With the high cost of new boats, many boat owners are looking to update the boats they havel, or at low priced classics. Here is an example of Irish sailors Mel and Kieran Collins describing how they transformed their classic speedster, an Olson 30, CORACLE IV into an ‘IRC weapon.’ UK Sailmakers Ireland made the sails CORACLE used to win Boat of the Year at Royal Cork Yacht club in 2018 and was a key player in the 2019 and 2020 transformation.
Prior to buying the boat, we did extensive research on which boat to buy and why. The Olson 30 designed by George Olson of Santa Cruz, CA, in 1978 was built around the same time as the IOR Half Tonners; but the boat was a strict one-design class in the U.S. and was a predecessor of the sports boats that came 15 years later. For its day, the Olson 30 is a highly unusual boat in that it planes downwind in about 20 knots. To put it another way, it needs about two knots more wind to plane than a 20-year newer design like the 1720.
Going in, we wanted a boat that was both enjoyable to sail and competitive for club racing. It turned out better than we hoped. Working out whether it would be competitive in IRC rating, however, was the difficult thing.
A few Olsson 30s had raced IRC in the states, but IRC just really is not the dominant rating rule there. So, while we had an idea what the handicap would be with the 155% overlapping genoa, we did not know how competitive that would be on IRC here. The only thing we could do was use a spreadsheet to convert PHRF handicaps to IRC and compare boats that we know raced in Europe, too. The J/109 and J/24 were the most obvious contenders, but there were a few others. We also had access to quite a few good ORC handicap calculations and the Olson 30 compared favorably to boats we knew.
After buying the boat, we started off trying out the 155% #1 genoa, the 130% #2 genoa, and 100% #3 headsail. The feeling was the 155% needed eight crew and really had the boat overpowered over 10 knots. It was also quite difficult to handle a bigger crew as the cockpit in the Olson is quite small. The Olson was designed as an offshore boat.
With that information, we contacted UK Sailmakers Ireland about a large new spinnaker so that we might be able to plane a bit earlier and an overlapping genoa, 140% genoa designed to fit the to the max area. This proved a competitive setup for the Olson 30. We were unbeatable if we got over 20 knots of breeze in planning conditions with the genoa and larger kite.
In light conditions, we could keep up with, and race very closely with the Half Tonners, if not quite beat them; we could beat pretty much most other boats in these conditions in our class as well.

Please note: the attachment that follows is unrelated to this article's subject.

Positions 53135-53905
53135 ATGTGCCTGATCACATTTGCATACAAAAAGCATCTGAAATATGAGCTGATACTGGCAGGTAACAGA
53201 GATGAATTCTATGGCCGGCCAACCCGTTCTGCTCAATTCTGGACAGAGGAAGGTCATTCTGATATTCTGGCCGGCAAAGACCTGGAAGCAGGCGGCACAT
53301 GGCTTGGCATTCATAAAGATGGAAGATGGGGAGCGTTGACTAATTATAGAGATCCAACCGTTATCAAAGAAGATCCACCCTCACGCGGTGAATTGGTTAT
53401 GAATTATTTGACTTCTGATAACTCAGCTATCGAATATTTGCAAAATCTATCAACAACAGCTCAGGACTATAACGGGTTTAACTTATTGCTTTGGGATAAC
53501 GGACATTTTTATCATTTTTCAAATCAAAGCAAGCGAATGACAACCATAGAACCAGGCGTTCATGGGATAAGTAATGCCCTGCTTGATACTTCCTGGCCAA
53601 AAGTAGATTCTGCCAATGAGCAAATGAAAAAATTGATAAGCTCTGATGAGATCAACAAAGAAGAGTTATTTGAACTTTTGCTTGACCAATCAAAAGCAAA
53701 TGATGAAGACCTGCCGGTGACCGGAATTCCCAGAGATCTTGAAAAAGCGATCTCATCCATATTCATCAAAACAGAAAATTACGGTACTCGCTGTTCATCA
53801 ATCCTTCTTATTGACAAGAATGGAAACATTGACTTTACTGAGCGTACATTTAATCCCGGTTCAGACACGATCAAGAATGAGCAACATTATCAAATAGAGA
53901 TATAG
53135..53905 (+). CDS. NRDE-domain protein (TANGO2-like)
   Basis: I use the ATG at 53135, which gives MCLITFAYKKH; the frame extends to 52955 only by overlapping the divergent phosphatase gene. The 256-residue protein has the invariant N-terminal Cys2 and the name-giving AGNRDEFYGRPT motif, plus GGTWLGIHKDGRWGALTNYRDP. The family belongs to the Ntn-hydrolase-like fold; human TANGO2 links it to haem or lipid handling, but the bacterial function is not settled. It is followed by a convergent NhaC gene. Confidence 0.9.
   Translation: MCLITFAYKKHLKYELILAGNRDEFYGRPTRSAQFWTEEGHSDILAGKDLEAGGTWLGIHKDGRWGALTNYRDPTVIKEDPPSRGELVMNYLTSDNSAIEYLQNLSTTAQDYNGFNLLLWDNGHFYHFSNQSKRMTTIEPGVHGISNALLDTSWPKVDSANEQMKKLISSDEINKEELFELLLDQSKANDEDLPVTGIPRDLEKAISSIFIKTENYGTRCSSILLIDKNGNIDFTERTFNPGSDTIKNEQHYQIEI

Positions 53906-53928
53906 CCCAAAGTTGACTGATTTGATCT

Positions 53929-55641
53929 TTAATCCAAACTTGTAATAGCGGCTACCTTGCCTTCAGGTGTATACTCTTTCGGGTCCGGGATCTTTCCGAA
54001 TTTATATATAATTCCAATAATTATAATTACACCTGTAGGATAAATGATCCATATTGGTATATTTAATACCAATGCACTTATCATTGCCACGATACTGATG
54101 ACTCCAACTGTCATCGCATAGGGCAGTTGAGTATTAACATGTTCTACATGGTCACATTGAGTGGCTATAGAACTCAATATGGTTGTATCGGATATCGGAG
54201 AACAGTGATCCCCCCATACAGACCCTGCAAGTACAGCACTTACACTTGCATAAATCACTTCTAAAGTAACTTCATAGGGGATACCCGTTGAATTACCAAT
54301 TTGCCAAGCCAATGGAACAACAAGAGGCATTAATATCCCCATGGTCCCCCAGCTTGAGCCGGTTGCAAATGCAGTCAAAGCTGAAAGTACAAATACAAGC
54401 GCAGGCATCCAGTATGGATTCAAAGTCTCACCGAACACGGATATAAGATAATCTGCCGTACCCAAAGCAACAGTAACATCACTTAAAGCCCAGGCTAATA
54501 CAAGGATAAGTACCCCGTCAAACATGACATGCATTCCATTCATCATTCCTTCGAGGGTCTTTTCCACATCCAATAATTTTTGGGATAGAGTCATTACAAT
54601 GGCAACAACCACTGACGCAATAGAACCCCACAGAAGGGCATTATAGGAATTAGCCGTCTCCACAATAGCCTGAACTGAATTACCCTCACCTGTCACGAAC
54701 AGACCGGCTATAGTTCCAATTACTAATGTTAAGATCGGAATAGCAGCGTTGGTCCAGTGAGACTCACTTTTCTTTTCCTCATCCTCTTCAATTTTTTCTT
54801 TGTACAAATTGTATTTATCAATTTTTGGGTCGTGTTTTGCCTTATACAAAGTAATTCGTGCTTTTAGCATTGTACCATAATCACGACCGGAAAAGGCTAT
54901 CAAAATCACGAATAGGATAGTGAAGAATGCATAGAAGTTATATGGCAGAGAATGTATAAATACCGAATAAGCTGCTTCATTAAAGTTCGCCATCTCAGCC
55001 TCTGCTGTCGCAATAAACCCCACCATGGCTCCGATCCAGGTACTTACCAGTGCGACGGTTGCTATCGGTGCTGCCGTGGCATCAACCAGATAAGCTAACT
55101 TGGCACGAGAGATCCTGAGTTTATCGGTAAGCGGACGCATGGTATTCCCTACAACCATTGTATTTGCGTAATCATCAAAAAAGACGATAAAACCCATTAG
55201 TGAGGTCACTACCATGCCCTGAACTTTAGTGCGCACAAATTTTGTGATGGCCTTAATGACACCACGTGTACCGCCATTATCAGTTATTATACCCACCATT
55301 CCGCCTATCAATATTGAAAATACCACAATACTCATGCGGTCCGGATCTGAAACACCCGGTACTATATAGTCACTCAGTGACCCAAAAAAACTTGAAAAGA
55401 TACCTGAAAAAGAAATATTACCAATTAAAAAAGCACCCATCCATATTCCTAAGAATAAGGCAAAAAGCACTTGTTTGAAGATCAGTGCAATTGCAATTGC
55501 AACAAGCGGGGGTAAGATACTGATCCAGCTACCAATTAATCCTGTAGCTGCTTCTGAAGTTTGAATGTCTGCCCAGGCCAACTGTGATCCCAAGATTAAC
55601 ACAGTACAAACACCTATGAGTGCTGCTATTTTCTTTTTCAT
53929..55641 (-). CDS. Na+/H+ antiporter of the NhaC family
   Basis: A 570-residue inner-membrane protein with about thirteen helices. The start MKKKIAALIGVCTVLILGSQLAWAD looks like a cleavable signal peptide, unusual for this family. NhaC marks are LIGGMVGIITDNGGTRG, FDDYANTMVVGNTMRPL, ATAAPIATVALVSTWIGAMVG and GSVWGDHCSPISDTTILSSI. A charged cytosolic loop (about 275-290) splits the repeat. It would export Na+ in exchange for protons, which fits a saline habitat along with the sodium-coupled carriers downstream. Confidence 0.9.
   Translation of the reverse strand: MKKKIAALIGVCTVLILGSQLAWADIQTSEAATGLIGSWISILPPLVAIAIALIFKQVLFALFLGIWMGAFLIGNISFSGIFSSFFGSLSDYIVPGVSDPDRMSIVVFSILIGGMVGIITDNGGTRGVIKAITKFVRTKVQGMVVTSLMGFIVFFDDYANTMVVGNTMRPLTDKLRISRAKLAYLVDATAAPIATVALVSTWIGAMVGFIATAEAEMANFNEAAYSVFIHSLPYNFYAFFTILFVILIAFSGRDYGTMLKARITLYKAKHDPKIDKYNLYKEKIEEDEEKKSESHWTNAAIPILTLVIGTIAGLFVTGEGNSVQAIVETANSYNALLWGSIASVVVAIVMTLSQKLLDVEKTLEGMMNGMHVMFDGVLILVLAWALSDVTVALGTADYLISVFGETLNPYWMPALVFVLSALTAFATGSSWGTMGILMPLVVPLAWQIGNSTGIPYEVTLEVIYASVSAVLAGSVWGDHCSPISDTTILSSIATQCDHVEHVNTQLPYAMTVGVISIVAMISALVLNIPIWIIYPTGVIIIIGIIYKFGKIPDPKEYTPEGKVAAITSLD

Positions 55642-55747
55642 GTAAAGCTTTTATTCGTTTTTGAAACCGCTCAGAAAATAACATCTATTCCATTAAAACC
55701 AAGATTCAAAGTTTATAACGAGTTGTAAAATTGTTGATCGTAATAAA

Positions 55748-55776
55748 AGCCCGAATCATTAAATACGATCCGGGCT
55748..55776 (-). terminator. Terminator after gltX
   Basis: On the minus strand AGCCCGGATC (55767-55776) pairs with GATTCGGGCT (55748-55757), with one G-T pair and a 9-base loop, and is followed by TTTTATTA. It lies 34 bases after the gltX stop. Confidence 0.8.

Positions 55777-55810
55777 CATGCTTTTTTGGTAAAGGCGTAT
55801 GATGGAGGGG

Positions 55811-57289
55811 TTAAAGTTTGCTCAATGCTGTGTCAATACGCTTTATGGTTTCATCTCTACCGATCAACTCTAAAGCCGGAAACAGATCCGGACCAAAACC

Getting the design of the sails and area right took a fair bit of thought and design. We were lucky enough to work with UK Sailmakers Ireland who were able to 3D model the sail design so we could see what we were getting before we ordered. As such, we knew we were going in the right direction.
Breezes of 10-15 knots is about ideal condition against most boats except Half Tonners; we were fast downwind and get the most out of the 140% overlapping genoa upwind. Still, we only start to beat the Half Tonners over 12 knots. Unfortunately, at 13 knots the larger boats, like a J/109, would come into their own and we would struggle. Regardless, this left us in a good position in that if we got mixed conditions, we would be competitive.
There really was no weakness, but to be sure of a win we needed 20 knots plus, which is rare in our racing area. We were not happy to just leave it at that. We looked at a few other enhancements at his point: an asymmetric spinnaker and adding weight to the boat (as it is exceptionally light – 1,600 kg). Neither made any real difference to the IRC rating on trial certs.
In 2020, we decided to look to optimize the boat further. We focused on optimizing the sail plan and the hull displacement, we looked at reducing the spinnaker area a little as we felt we didn’t get the benefits in light air from the very large spinnaker unless we were reaching. Dead downwind it was hard to fly. While a real weapon in the 10-20 knots wind range, we felt the larger chute did not help much under 10 knots.
The second thing we did was move to a 100% non-overlapping headsail. We worked with UK Sailmakers to design a headsail that would fit the foretriangle to the max plus a new, slightly smaller optimized S2 symmetrical spinnaker. The sails were designed in 3D, so it fit the rig perfectly with the max area. We worked out the headsail area from that and ran a trial cert.
By moving from a 140 % to a 100 % headsail and the smaller spinnaker, we received a 12-point drop in our rating.
Our feeling was that, in light air under 10 knots, we may still struggle with Half Tonners, but we should be still competitive against all other boats. We do not expect much difference from the smaller optimized spinnaker but would expect to see some drop-off upwind in the lighter air. A change of 12-points is a big gain rating-wise, so we will have to see how it all works out.
In 10-20 knots, we still should go quite well if a little slower than before, but the 12-point handicap difference should easily make up for this. It also allows us to sail with one or two fewer crew; the boat is generally pretty cramped anyway.
We will now rate close to Half Tonners so should still be competitive against them and, as the wind goes up to 10 to 20 knots, we should be much more competitive against the big boats like J/109 also.
Really, the big risk is in sub 10 knots but over 10 we believe it will be a net gain.